Saxophonist, improviser and composer Catherine Sikora was born and raised in West Cork, Ireland. Self taught to begin with, she moved to New York City to study and play with great improvisers.

Sikora works in a broad range of settings, from highly complex composed music, to folk songs, to free improvisation. She works regularly with Eric Mingus, Enrique Haneine, Brian Chase, Han-earl Park, Stanley Zappa, Christopher Culpo and Ross Hammond, as well as actively pursuing solo performance.

In the past few years Sikora has toured in Canada, the United States, Europe and Australia. She was a featured soloist in Eric Mingus’ radical reimagining of Tommy by the Who (Adelaide Festival 2015), and was artist in residence at the Centre Culturel Irlandais in Paris for the fall of 2014, working on a project inspired by stories from her female ancestors. Catherine’s first solo album Jersey was released on Relative Pitch Records in July 2016.

“Sikora has invited us into her musical world, and like the neighbor from Queens, it is our good fortune to be in its midsts.”

— Paul Acquaro (Free Jazz)

“Sikora resembles [Evan] Parker on tenor saxophone in that she has created a personal language in which she sublimates technique according to what she wants to achieve and maintains a discernible relationship to the free jazz tradition in her syntax; she recalls another English saxophonist, John Butcher, in her absolute control and deployment of overtones. Where she remains distinct from both Butcher and Parker is in how she incorporates such dissonance into a stream of delicate abstract lyricism. -John Sharpe, New York City Jazz Record”

— John Sharpe (New York City Jazz Record)

Nick Didkovsky is a guitarist, composer, and computer music programmer. His non-didactic approach to combining human and machine creativity is a unique musical fingerprint. Didkovsky has composed new music for Kathleen Supove, Ethel, Bang on a Can All-Stars, Meridian Arts Ensemble, New Century Players, ARTE Quartett, his own bands Doctor Nerve, Vomit Fist, Häßliche Luftmasken, and others. His compositions and guitar performances appear on more than 50 records.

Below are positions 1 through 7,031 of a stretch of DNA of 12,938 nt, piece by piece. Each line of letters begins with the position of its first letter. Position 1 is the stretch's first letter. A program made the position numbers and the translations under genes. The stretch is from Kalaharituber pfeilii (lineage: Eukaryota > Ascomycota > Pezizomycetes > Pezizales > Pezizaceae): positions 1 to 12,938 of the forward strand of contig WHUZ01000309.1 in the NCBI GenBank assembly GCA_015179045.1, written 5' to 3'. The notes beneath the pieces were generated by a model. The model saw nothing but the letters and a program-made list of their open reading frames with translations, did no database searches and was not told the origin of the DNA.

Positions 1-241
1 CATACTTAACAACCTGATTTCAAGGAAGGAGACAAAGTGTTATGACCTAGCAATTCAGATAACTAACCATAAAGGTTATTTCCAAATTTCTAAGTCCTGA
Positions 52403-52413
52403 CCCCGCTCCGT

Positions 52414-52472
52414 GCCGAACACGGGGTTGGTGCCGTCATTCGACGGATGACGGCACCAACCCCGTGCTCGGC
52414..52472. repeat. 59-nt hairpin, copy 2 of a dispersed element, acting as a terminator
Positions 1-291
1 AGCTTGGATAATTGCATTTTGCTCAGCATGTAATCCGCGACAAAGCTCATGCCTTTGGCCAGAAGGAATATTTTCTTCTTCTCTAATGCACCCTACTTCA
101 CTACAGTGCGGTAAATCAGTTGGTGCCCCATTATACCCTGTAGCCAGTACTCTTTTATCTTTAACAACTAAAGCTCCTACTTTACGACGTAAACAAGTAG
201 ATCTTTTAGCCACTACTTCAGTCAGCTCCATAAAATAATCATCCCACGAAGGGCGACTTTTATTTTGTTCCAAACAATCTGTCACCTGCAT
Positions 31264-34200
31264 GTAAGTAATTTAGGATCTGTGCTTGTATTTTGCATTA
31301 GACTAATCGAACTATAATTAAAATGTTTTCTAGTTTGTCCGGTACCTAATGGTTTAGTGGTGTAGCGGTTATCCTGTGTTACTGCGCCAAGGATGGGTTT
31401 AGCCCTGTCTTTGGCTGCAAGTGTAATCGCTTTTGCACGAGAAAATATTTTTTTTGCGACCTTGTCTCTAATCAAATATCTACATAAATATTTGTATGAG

For over 30 years, Doctor Nerve has fueled Didkovsky’s intricate compositions with the energy of rock, often challenging the boundaries between heavy metal, contemporary music, and improvisation. Doctor Nerve has released nine albums of more than 50 of his compositions. The band has performed at numerous festivals including FIMAV, the Moers Festival, Musique Action, Creative Time, MIMI Festival, and ‘Whitney Live’ at the Whitney Museum of American Art.

As a guitarist and composer, Didkovsky was a member of the Fred Frith Guitar Quartet, contributing twelve compositions to its repertoire. Didkovsky’s electric guitar compositions continue to be performed by newer ensembles such as Dither Quartet, E-Werk, and Fracture Guitar Quartet, and by soloists such as Kevin Gallagher, Marco Cappelli, and Wiek Hijmans. As a soloist, he has performed at numerous events such as Bang On A Can festival, Guitarévolutions in Montreal, New Ballet festival at the Miller Theatre, and John Zorn’s East Asian Bar Bands. His 2015 Residency at The Stone in NYC resulted in numerous premiere performances of new works.

Collaborating with computer music pioneer Phil Burk, Didkovsky began developing Java Music Specification Language in 1997.

“Musicians (and listeners) who approach Didkovsky’s work find that part of the challenge derives from his mastery of unpredictability.”

— Linda Leseman (The Village Voice)

Also by Eris 136199